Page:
• Johns, T. G., Vitali, A. A., Perera, R. M., Vernes, S. C., & Scott, A. M. (2005). Ligand-independent activation of the EGFRvIII: A naturally occurring mutation of the EGFR commonly expressed in glioma [Abstract]. Neuro-Oncology, 7, 299.

    Abstract

    Mutations of the epidermal growth factor receptor (EGFR) gene are found at a relatively high frequency in glioma, with the most common being the de2-7 EGFR (or EGFRvIII). This mutation arises from an in-frame deletion of exons 2–7, which removes 267 amino acids from the extracellular domain of the receptor. Despite being unable to bind ligand, the de2-7 EGFR is constitutively active at a low level. Transfection of human glioma cells with the de2-7 EGFR has little effect in vitro, but when grown as tumor xenografts this mutated receptor imparts a dramatic growth advantage. We have now mapped the phosphorylation pattern of de2-7 EGFR, both in vivo and in vitro, using a panel of antibodies unique to the different phosphorylated tyrosine residues. Phosphorylation of de2-7 EGFR was detected constitutively at all tyrosine sites surveyed both in vitro and in vivo, including tyrosine 845, a known target in the wild-type EGFR for src kinase. There was a substantial upregulation of phosphorylation at every tyrosine residue of the de2-7 EGFR when cells were grown in vivo compared to the receptor isolated from cells cultured in vitro. Upregulation of phosphorylation could be mimicked in vitro by the addition of specifi c components of the ECM such as collagen via an integrin-dependent mechanism. Since this increase in in vivo phosphorylation enhances de2-7 EGFR signaling, this observation explains why the growth enhancement mediated by de2-7 EGFR is largely restricted to the in vivo environment. In a second set of experiments we analyzed the interaction between EGFRvIII and ErbB2. Co-expression of these proteins in NR6 cells, a mouse fi broblast line devoid of ErbB family members, dramatically enhanced in vivo tumorigenicity of these cells compared to cells expressing either protein alone. Detailed analysis of these xenografts demonstrated that EGFRvIII could heterodimerize and transphosphorylate the ErbB2. Since both EGFRvIII and ErbB2 are commonly expressed at gliomas, this data suggests that the co-expression of these two proteins may enhance glioma tumorigenicity.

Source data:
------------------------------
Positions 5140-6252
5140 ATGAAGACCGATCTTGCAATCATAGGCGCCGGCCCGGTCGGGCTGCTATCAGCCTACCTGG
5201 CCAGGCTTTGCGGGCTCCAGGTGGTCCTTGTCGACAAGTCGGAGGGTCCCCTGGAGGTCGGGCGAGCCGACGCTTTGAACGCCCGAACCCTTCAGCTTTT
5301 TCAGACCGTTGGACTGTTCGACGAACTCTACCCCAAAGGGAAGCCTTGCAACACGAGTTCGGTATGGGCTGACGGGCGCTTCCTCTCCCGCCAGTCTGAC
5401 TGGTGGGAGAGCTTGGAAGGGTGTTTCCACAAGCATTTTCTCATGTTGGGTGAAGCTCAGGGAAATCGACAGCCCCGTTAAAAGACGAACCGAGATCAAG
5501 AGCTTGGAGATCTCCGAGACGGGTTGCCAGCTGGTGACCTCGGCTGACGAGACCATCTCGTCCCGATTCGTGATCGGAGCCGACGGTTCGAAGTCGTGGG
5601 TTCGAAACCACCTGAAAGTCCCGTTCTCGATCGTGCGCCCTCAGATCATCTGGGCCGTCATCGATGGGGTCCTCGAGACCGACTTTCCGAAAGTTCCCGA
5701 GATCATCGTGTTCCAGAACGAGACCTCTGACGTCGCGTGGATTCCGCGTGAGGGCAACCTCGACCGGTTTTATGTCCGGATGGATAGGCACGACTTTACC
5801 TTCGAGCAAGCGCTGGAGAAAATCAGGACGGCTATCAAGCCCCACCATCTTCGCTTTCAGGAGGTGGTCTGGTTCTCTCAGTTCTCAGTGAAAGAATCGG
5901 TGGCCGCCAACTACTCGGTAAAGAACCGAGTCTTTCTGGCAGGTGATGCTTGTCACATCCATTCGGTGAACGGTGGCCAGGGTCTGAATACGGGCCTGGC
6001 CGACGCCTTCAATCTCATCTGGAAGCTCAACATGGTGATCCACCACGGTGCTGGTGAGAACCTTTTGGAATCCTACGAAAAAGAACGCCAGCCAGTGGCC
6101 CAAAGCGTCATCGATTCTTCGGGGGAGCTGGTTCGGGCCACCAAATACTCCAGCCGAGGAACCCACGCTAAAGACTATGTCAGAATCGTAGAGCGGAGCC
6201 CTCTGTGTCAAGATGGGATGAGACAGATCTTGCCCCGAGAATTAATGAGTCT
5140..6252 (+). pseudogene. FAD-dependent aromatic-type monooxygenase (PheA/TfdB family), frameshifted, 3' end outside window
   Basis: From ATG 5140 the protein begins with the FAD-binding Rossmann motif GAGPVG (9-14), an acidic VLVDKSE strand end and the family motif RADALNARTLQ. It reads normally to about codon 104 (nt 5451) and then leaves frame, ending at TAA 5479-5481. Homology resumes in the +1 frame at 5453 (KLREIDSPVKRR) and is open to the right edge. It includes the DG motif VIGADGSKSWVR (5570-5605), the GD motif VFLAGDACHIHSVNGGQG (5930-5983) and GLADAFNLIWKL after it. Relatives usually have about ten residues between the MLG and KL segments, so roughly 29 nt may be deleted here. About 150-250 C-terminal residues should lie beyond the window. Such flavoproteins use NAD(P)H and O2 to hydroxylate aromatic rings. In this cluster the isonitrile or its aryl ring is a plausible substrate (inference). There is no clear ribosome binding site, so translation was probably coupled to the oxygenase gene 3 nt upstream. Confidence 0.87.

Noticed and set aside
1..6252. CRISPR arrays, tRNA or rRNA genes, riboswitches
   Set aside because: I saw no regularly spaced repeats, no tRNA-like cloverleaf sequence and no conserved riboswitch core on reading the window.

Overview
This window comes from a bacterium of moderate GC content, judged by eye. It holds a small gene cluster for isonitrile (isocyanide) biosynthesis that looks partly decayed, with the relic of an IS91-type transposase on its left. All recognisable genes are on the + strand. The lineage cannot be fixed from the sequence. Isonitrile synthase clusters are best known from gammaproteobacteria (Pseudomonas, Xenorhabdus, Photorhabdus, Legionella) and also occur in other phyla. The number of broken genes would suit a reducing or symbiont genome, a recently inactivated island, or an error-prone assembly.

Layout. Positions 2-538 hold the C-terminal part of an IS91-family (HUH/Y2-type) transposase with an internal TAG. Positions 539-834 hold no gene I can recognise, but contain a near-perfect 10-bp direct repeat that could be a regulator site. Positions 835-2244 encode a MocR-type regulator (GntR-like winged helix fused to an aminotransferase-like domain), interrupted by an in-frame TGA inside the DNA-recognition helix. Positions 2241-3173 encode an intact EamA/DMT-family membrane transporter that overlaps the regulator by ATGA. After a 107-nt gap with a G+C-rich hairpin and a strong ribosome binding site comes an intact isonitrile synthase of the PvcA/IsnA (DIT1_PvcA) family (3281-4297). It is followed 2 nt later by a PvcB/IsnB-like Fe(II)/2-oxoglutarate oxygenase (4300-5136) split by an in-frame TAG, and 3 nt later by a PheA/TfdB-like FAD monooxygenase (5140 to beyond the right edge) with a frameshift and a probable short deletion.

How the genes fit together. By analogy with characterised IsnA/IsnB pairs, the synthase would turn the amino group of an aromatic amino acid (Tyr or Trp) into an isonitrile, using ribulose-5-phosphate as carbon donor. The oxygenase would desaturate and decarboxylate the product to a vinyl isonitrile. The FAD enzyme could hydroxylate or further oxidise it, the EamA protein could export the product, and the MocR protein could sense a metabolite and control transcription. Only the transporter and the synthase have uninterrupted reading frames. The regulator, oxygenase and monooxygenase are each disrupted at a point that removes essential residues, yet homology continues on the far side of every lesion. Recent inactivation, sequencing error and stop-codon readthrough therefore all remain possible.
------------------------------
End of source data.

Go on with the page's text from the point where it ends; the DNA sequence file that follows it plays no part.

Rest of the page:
• Johnson, E. K. (2005). Grammatical gender and early word recognition in Dutch. In A. Brugos, M. R. Clark-Cotton, & S. Ha (Eds.), Proceedings of the 29th Boston University Conference on Language Developement (pp. 320-330). Sommervile, MA: Cascadilla Press.
  • Johnson, E. K., Westrek, E., & Nazzi, T. (2005). Language familiarity affects voice discrimination by seven-month-olds. In Proceedings of the ISCA Workshop on Plasticity in Speech Perception (PSP2005) (pp. 227-230).